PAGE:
There was skunk munching away on our poor bees under the hive. No wonder they're so pissed off! We chased the punk away and baited our havaheart trap with cat food (supposedly most attractive to skunks). I've since learned that skunks will scratch at the entrance of a hive to agitate the bees, and then eat them as they come out of the entrance or as they crawl under the screened bottom of the hive. We didn't catch the skunk in our trap last night, but we're going to shut the bees in their hive completely tonight so that the skunk can't get to them and see if we can get it tonight. We may need to lock up our bees at night for a while until we're sure the skunk (or skunks?!) is gone. Lessons learned for next year - put the hives on stands at least 18 inches off the ground so the skunks can't reach them. They're up on cinder blocks for this reason, but we only did 12 inches and it clearly wasn't high enough to protect them. We've also fenced off the underside of the hive with chicken wire so the skunk can't get underneath it.

The trouble is that early fall (i.e NOW) is the time to treat for varroa mites and our bees are much to angry to let us get anywhere near them. Kerstin and I can only work our bees on the weekends, so we had no choice but to medicate while the bees were riled up. For the first time since we've owned bees, we had to suit up completely to approach them and smoked them liberally. Kerstin removed the top two supers, and our livid bees immediately dive bombed us as I fumbled with the pads (we're using Mite Away Quick Strips this year). It seemed to take an eternity to put them down on the frames and close the hive up, but I think it took less than 30 seconds in actuality. I didn't get stung, but Kerstin got stung on a little strip of flesh above his wrist that was exposed by his cuff as he lifted the hive.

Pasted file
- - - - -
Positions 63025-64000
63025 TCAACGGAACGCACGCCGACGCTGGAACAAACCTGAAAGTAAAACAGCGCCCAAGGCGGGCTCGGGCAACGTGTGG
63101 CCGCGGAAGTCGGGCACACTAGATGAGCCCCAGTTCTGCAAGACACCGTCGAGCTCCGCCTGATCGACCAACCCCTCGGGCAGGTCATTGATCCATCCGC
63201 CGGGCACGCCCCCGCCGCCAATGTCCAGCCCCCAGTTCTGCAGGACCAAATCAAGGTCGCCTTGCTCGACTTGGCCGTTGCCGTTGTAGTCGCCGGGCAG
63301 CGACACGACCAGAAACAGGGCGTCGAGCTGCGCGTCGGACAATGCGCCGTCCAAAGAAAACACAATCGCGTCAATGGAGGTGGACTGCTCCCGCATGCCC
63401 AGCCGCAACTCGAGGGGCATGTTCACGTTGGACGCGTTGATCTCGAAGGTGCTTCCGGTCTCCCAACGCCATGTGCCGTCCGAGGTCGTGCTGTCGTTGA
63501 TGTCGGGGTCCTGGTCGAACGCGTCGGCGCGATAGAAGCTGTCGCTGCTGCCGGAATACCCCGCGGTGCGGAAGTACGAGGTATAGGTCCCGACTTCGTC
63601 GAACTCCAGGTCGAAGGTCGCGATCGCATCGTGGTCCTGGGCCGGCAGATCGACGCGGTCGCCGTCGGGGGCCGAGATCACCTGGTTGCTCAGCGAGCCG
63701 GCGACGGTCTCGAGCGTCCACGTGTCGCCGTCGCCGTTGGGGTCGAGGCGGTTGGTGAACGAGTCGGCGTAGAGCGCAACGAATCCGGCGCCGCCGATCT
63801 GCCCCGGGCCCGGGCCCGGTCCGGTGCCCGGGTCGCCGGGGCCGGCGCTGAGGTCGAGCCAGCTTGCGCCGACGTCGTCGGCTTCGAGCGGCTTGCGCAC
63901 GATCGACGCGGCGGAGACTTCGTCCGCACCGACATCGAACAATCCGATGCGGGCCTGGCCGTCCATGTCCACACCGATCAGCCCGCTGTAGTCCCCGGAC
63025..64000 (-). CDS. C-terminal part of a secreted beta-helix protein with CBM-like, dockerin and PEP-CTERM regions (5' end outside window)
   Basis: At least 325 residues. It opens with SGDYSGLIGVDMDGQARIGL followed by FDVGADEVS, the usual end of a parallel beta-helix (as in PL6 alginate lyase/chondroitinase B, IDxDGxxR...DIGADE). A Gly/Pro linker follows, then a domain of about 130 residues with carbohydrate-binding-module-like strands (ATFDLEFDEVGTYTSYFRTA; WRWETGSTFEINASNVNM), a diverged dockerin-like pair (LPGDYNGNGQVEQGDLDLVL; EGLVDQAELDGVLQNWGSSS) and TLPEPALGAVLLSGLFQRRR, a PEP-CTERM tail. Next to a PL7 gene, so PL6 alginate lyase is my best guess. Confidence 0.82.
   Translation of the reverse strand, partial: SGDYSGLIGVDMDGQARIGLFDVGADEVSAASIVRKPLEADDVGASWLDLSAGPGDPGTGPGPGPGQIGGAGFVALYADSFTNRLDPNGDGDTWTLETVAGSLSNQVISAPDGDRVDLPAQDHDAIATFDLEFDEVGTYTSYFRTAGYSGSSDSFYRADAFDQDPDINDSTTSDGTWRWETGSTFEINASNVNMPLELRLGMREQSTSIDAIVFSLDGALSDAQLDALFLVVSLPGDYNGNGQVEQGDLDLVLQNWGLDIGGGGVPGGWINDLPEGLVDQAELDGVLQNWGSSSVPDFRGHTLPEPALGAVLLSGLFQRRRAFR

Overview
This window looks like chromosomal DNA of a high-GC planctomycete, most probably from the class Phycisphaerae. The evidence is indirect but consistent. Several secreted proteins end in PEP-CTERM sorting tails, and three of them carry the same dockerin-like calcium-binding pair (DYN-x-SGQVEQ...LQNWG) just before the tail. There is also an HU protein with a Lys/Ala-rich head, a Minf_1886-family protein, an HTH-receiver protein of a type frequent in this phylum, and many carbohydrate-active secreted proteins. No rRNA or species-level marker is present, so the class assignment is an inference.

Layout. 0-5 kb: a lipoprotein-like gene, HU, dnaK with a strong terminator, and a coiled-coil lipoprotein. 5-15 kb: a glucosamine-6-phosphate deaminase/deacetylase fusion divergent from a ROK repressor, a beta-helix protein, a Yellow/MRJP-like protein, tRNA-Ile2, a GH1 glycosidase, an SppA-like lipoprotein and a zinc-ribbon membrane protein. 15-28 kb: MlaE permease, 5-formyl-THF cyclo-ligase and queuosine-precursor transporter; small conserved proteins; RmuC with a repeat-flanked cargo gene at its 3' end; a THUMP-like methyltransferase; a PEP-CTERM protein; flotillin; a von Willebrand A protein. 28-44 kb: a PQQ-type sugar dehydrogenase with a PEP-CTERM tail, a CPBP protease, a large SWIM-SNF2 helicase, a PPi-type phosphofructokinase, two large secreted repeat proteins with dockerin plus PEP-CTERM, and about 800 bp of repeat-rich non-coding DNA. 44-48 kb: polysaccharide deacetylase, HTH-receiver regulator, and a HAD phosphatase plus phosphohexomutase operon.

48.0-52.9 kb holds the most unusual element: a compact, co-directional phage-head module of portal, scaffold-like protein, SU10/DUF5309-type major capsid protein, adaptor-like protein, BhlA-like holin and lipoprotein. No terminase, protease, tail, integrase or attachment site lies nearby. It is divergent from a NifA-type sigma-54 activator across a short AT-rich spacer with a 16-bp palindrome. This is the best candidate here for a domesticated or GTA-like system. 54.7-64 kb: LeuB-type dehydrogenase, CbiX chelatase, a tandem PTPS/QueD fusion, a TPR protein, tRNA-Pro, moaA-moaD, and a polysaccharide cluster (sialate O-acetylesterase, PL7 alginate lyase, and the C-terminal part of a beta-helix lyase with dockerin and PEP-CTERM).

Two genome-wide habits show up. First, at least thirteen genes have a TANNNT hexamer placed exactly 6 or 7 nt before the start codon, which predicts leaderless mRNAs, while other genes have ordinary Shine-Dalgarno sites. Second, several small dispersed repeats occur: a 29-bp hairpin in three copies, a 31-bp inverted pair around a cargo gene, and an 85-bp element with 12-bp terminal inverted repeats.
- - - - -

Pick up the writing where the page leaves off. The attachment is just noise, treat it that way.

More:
Now we know the fury our bees can summon, it makes me appreciate their normally gentle nature that much more. We just need to take care of this *#&ing skunk to get back to baseline.

September 7, 2011

First Day at a New School

Alden's first day at his new school was Thursday. He was supposed to start on Tuesday but he got sick early in the week and only fever-free for 24 hours by Thursday. He took an instant shine to the frogs in the classroom, naturally, but was otherwise pretty jittery at first. Kerstin stayed with him for about an hour before Alden was comfortable enough to part ways. He had a terrific first day at school, his teachers all reported. He was friendly and polite. He had no meltdowns, freakouts or pants wetting. We were all terribly proud of him.Alden is amazed (and perhaps a bit frightened) by his new cubbie!